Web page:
NCI Director Richard Klausner, M.D., acknowledges the importance of this study. "Although the study demonstrated that this approach had no effect, it provides a valuable contribution to our knowledge about smoking behavior," he says. "Carefully conducted studies such as this one help us to understand what works and what does not in the area of youth smoking."
     The smoking-prevention program was designed not only to help youth identify and resist influences to smoke, but also to correct their inaccurate perceptions about smoking and motivate them to want to be smoke-free. The program was delivered by regular classroom teachers who had been specifically trained for the task by Hutchinson Center staff.
     Lessons engaged students in a wide variety of activities. Examples of just a few include: third graders making paper-bag puppets and performing a puppet play about the dangers of second-hand smoke and the value of breathing clean air; seventh and eighth graders using role-play and coaching exercises to practice new skills for countering offers of tobacco; and ninth graders re-enacting testimony from several landmark tobacco-liability trials to discover the tobacco industry's attempts to conceal the deadly consequences of smoking.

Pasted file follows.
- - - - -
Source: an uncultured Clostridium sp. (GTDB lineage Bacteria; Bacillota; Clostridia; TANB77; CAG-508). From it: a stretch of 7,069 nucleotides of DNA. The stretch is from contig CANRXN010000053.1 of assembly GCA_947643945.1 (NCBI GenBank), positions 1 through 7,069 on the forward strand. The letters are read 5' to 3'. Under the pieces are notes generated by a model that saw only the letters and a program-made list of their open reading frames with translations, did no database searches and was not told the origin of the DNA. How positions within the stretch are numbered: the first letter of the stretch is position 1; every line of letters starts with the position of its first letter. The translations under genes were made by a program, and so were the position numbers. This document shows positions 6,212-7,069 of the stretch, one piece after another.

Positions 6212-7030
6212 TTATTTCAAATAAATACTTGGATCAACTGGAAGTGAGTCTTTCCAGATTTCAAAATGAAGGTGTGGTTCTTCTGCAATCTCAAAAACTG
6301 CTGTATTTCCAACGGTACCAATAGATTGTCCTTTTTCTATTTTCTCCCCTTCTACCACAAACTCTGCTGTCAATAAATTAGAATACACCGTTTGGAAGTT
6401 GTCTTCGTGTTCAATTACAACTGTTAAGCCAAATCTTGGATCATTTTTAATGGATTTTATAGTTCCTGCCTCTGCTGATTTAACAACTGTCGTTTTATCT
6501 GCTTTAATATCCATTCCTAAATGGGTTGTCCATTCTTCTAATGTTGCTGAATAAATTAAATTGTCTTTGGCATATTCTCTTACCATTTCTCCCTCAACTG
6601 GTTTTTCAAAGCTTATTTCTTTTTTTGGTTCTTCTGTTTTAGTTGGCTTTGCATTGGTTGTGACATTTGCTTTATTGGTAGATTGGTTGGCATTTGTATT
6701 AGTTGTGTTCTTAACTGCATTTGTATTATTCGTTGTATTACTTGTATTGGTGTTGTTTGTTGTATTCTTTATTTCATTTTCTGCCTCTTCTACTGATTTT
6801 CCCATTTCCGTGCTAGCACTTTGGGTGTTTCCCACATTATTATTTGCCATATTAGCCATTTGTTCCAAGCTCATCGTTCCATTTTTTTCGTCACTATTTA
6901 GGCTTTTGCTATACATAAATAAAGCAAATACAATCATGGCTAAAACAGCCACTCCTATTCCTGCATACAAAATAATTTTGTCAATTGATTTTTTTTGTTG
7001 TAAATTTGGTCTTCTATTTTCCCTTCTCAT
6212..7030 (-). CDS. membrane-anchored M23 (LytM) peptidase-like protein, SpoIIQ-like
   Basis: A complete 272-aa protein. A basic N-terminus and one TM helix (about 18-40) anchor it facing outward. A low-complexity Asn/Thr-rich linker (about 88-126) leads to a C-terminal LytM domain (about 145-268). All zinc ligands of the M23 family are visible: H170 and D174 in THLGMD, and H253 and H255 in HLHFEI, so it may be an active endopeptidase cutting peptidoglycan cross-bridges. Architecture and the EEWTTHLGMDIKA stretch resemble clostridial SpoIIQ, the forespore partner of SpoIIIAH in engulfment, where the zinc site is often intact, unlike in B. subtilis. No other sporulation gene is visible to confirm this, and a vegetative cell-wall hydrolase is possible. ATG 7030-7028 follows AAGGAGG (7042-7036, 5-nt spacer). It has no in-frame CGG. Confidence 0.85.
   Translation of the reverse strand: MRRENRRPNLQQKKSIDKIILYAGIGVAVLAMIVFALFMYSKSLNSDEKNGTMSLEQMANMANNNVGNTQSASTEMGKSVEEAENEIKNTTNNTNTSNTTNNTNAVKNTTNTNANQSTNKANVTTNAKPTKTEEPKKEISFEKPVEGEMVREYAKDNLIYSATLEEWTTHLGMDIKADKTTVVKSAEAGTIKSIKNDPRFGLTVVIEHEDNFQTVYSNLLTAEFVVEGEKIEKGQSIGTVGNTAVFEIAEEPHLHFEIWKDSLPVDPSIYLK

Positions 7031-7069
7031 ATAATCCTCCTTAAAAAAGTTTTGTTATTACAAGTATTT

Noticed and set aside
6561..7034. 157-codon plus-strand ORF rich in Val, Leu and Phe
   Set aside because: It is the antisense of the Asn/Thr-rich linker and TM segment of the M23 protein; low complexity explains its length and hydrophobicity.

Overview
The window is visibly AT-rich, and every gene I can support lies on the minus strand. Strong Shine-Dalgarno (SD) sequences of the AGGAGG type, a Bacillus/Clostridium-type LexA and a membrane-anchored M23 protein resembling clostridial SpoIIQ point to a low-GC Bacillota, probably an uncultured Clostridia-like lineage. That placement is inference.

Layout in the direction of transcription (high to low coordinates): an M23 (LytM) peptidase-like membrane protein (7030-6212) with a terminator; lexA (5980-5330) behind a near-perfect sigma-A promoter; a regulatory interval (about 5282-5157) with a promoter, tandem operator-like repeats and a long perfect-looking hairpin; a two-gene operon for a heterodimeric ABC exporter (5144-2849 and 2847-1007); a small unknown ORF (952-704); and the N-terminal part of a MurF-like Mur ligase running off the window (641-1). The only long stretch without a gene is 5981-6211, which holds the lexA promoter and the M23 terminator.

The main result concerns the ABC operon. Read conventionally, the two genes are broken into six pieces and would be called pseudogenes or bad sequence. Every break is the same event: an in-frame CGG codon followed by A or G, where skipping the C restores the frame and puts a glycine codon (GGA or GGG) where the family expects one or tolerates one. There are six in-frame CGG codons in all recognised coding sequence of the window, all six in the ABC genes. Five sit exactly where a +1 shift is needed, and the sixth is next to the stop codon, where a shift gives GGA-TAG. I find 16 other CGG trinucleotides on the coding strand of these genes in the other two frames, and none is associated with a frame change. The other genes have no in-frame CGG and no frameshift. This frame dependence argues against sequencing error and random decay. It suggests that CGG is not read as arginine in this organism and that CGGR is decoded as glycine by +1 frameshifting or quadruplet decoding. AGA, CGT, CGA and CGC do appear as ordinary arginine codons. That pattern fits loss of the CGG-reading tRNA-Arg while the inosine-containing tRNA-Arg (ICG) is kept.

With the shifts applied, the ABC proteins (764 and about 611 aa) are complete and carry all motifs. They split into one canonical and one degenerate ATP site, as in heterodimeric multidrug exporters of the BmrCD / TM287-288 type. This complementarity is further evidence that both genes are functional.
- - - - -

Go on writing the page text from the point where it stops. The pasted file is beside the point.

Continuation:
"The teachers did their darndest, and the educational materials were top-notch," Peterson says. "The inability of the program to affect change in smoking behavior comes down, in our judgment, to one thing: the failure of the social-influences strategy of the last 25 years. It simply didn't work."
     Credence in the results is enhanced by the high degree of scientific rigor achieved by the study, as evidenced by the following:

  • The study was large, involving 40 geographically and demographically diverse school districts and more than 8,400 children.
  • Each district participated fully in all research activities throughout the duration of the study; none dropped out.